I'm not in the habit of responding to items on this east-timor list, but this recent edict from the U.S. government cannot go unchallenged.
The U.S. State Department warns American citizens travelling to East Timor to "exercise extreme caution" because "During the year 2000, East Timor witnessed a significant increase in all categories of crime, violent and non-violent, ... "
I'm confused about when the significant increase in crime is relative to.
Is it September, 1999, when Indonesian-backed troops and militias killed approximately 2,000 people, burned and destroyed 75% of the buildings in East Timor, and forced 3/4 of the population to free into the mountains or West Timor? (Perhaps the State Department wasn't aware of this, since they did nothing about it for several weeks.)
Is it the pre-ballot period in 1999, when (according to Bishop Belo) at least 5,000 people were killed and widespread terrorism and dislocation was created by Indonesian troops and militias in an attempt to prevent the referendum and deter people from voting for independence? (Or perhaps these aren't crimes, as the international community gave full endorsement to the May 5 agreement which left Indonesian military forces in charge of security in East Timor?)
Or perhaps it's the period from 1975 through 1999, when Indonesian military forces illegally invaded and occupied the neighboring territory of East Timor, causing the deaths of one-third of the East Timorese people, 200,000? Corruption, rape, expropriation, torture and murder were everyday occurrences. (The U.S. government clearly didn't consider these to be crimes, as Washington continued to train and arm the Indonesian military throughout that period.)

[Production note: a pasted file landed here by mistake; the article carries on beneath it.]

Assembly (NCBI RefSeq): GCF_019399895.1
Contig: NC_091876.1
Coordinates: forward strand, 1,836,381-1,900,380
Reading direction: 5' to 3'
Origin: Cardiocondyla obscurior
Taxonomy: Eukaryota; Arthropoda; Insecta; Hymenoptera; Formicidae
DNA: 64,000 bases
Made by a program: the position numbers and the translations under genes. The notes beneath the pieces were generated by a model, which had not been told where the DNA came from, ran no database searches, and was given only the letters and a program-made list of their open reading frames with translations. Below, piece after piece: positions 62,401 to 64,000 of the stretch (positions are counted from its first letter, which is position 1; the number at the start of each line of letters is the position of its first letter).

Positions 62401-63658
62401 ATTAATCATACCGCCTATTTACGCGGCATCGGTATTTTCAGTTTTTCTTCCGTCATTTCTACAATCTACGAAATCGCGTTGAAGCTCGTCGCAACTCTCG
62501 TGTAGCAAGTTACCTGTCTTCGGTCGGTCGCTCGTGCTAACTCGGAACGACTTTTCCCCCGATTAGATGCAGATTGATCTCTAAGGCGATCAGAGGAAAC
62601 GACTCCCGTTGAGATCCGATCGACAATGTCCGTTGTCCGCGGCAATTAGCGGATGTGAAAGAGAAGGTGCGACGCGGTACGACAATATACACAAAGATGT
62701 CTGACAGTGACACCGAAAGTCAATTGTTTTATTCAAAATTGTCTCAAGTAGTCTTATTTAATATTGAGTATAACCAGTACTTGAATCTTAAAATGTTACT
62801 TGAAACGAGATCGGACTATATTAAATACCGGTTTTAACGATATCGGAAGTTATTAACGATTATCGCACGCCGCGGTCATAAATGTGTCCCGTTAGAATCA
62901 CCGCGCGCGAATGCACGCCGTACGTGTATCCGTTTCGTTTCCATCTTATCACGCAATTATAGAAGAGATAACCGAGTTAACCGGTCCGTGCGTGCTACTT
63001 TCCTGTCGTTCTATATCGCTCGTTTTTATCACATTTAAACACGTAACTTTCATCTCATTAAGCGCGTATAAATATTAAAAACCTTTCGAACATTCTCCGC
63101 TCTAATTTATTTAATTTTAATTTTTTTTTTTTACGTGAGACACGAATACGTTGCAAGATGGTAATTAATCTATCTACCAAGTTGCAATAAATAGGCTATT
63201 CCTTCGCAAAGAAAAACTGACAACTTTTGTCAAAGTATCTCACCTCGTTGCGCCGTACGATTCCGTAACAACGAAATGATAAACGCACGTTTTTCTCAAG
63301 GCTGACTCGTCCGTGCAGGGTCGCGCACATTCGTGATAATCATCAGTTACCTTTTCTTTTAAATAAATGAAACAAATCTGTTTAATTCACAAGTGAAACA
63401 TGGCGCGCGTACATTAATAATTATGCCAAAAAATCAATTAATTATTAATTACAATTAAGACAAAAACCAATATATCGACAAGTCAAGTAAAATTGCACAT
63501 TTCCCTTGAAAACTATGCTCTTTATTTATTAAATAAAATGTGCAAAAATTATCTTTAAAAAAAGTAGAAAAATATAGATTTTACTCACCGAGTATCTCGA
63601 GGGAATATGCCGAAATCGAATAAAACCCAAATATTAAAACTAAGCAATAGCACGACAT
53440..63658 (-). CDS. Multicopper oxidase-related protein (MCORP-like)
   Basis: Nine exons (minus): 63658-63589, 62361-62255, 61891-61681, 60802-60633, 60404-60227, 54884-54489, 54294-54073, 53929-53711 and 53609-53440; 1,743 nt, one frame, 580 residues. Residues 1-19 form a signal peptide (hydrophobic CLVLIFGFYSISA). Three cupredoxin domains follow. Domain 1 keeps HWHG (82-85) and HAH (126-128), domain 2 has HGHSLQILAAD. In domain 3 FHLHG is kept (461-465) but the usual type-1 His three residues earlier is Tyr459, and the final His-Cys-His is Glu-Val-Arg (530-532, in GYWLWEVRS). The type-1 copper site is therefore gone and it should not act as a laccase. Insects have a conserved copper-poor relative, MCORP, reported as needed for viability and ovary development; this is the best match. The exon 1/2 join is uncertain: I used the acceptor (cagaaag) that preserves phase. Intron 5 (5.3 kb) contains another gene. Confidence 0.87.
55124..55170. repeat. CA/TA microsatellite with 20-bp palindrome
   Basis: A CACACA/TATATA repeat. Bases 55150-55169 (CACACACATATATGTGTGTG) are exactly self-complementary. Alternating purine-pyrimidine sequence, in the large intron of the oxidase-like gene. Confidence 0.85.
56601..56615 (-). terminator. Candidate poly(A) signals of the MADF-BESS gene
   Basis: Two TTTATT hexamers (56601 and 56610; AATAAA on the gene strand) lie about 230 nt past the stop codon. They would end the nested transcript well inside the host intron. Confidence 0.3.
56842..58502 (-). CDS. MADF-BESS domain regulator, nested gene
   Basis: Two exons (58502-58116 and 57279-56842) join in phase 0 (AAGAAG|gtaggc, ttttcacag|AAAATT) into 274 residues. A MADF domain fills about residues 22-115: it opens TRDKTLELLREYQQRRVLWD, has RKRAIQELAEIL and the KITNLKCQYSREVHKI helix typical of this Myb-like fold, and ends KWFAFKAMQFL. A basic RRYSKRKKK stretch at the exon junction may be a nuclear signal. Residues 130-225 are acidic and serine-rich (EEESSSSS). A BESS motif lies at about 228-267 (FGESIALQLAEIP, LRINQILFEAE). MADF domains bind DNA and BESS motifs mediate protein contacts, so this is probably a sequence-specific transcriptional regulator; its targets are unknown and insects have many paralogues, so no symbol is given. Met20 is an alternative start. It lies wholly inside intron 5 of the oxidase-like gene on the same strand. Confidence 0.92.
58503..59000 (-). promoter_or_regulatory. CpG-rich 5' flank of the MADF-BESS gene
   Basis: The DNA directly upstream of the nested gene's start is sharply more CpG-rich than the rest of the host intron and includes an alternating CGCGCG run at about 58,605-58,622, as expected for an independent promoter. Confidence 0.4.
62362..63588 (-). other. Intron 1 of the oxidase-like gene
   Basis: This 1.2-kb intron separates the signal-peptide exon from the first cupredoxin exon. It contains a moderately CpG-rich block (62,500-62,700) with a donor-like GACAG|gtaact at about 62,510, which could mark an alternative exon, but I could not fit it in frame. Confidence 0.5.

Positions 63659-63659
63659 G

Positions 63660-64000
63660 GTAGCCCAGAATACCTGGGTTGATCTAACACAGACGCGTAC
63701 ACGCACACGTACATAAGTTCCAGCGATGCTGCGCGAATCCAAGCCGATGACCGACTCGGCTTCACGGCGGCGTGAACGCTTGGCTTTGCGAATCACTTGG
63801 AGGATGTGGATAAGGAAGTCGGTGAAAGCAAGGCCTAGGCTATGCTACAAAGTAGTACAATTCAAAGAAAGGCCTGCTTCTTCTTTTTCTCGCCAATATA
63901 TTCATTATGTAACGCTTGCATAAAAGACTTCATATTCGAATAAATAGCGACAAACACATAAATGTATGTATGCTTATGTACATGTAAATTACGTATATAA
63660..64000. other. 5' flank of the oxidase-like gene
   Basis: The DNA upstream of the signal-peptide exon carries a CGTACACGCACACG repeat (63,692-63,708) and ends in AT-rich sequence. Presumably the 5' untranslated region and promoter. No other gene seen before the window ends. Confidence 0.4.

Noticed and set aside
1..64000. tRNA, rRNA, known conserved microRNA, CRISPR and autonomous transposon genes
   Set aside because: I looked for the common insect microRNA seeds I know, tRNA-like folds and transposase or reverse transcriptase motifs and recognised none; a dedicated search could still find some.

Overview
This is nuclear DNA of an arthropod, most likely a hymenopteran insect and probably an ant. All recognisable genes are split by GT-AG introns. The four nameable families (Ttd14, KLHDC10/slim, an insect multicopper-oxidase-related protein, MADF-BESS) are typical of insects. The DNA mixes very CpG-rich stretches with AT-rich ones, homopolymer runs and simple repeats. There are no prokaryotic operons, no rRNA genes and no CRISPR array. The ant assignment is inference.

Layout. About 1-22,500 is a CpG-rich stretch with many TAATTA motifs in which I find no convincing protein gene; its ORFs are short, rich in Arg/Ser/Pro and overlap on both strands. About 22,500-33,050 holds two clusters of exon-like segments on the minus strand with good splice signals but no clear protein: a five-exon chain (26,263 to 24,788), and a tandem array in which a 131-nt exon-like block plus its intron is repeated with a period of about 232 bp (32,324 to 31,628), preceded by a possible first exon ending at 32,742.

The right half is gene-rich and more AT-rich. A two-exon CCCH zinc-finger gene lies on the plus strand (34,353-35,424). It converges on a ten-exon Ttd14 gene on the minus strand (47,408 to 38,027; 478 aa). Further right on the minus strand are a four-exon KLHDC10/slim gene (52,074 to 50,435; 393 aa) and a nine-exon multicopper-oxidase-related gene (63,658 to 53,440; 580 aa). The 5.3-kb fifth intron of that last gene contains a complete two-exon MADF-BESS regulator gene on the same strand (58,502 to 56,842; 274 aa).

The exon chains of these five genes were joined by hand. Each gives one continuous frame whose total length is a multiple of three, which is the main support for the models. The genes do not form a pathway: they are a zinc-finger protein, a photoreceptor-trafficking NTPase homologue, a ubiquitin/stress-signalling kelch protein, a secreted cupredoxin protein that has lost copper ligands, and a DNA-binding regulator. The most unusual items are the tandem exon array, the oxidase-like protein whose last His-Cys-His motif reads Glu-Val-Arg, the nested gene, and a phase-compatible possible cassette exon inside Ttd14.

I spent six weeks in East Timor in December and January, and plan to move there later this year. Although there are many problems with the UNTAET administration, violence against foreign nationals -- U.S. citizens included -- are not among them. I was safer in Dili than I am in my home city (New York) and in far less danger than during any visit to East Timor in 1999 or earlier.
East Timor has been politically independent from Indonesia for more than a year. It's unfortunate that the U.S. government continues to use its Jakarta Embassy as a touchpoint for U.S. citizens in East Timor.
There is a need for action in response
to violent crimes committed in East Timor, naming and convicting the perpetrators
to prevent them from continuing their pattern of criminal behavior. Unfortunately,
most of those responsible reside in Indonesia with impunity, often retaining
high military positions. The U.S. State Department and the international
community, should support an international
tribunal to bring them to justice.
At 05:59 AM 3/9/2001 -0800, you wrote:
March 7, 2001
American citizens traveling to East Timor should exercise extreme caution.
East Timor voted for independence from Indonesia in an August 30, 1999 referendum and is currently under the authority of the United Nations Transitional Administration in East Timor (UNTAET). Violence erupted throughout East Timor after the United Nations-sponsored referendum in that province. Stability has been established throughout the territory since the arrival of international forces.